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Artist Spotlight Visual Artists

Kyla Hawkins’ pop surrealist paintings tackle themes of body image, mental health and addiction

As a child, Kyla Hawkins would spend hours in her room alone drawing. 

Kyla says that isolation was key to her becoming the artist she is today. Though, her paintings are much different now than what she created as a six year old. Growing up, Kyla didn’t speak much. She spent a lot of time alone as the youngest of three siblings.

Kyla, 24, started painting seriously her sophomore year of high school. During that time, she focused on portraits and realism. She’d tear pictures out of magazines and spent hours, sometimes days, trying to recreate them. Eventually, realism bored her and she wanted to explore the ideas in her mind.

Now, Kyla describes her work as “pop surrealism.” In her paintings, skin can be blue, fingers can be tentacles and hair can be jellyfish. 

She paints distorted figures that are anatomically incorrect or “flawed.” She’ll purposely contort the people in her paintings to exaggerate features she wants to draw attention to. It all leads back to her pursuit of body positivity; the paintings don’t shy away from stretch marks, sagging skin or low-hanging breasts.

“Those are things we beat ourselves up so much about, and the world does as well,” Kyla says. “So, if I can bring this image to light, and you look at it and enjoy the painting, you can enjoy those features for what they are.”

Kyla says body positivity is one of the many themes she portrays in her work. It’s something she struggled with in the past. In high school and middle school, her classmates bullied her for her size. Although, the bullying didn’t stop her from being expressive. She had the unlikely combination of being both shy and confident. Kyla wore cool makeup looks and dressed how she wanted to dress. People told her she was different or weird. She took the anger she felt from the bullying and channeled it into art.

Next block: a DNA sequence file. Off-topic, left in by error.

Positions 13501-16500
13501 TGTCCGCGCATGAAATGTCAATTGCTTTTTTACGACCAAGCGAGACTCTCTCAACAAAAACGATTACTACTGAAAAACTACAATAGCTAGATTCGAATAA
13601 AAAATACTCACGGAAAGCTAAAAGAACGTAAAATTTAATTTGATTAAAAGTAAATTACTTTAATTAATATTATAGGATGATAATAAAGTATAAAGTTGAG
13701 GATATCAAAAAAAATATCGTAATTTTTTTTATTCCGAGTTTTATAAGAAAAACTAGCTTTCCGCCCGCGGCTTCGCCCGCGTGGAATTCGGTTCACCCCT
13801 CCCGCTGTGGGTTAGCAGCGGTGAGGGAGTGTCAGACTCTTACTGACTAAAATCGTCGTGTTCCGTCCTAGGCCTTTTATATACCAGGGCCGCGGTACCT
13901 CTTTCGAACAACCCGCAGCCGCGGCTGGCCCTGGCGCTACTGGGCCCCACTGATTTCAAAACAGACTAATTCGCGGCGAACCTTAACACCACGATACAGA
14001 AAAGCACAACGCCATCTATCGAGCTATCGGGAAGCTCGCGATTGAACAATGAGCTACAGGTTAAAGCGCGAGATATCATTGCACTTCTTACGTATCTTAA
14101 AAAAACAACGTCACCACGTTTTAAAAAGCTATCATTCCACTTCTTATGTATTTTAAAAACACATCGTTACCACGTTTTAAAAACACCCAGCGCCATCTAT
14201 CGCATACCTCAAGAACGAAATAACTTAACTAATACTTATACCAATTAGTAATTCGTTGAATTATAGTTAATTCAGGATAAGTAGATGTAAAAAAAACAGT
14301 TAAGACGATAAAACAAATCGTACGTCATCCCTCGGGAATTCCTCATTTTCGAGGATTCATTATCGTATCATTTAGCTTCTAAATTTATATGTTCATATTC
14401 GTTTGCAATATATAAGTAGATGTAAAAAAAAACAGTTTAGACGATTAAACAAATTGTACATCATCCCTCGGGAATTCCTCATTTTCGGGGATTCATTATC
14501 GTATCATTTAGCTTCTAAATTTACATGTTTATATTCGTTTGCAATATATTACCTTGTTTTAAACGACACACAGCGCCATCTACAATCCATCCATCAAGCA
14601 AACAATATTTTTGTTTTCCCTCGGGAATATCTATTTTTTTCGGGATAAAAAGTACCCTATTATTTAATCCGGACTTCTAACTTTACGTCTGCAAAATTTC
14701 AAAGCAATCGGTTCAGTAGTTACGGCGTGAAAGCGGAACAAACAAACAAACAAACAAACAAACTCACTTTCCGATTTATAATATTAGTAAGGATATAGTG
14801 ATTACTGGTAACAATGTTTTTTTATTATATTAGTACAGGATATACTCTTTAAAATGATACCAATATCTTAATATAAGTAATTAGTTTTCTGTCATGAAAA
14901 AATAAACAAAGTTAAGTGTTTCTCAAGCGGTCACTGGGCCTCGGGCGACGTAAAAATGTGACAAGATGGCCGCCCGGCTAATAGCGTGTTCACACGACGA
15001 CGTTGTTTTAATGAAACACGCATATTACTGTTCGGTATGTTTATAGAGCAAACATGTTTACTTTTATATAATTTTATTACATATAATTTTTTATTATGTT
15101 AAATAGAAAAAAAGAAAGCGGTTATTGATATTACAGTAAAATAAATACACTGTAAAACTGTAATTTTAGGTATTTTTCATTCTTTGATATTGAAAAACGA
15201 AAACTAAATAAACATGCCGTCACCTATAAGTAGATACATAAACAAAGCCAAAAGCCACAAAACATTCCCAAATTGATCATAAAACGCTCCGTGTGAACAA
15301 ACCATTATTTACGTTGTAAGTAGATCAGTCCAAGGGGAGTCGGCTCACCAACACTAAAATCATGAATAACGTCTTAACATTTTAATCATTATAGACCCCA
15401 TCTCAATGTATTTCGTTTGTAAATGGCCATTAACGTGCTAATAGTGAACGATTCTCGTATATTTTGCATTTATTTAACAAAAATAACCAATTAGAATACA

Eventually, she found reassurance through art that sidelined the bullying. Her art teachers at school told her she had talent. 

“That gave me an extra gust of wind underneath my wings because it was very hard sometimes,” Kyla says. “Bullying was almost an everyday thing for me on the bus, but whenever I produced something that was nice, I was like, ‘Wow, this is who I am and I can be who I am.’”

Photo courtesy Kyla Hawkins.

Kyla also weaves themes of addiction into her work. She used  to go to weed, pills and alcohol to cope. Kyla says at that time, those were things she thought were a part of the definitive artist’s lifestyle. In her head festered the idea that she had to struggle in order to feel like she had lived. But eventually, she started to question the cycle.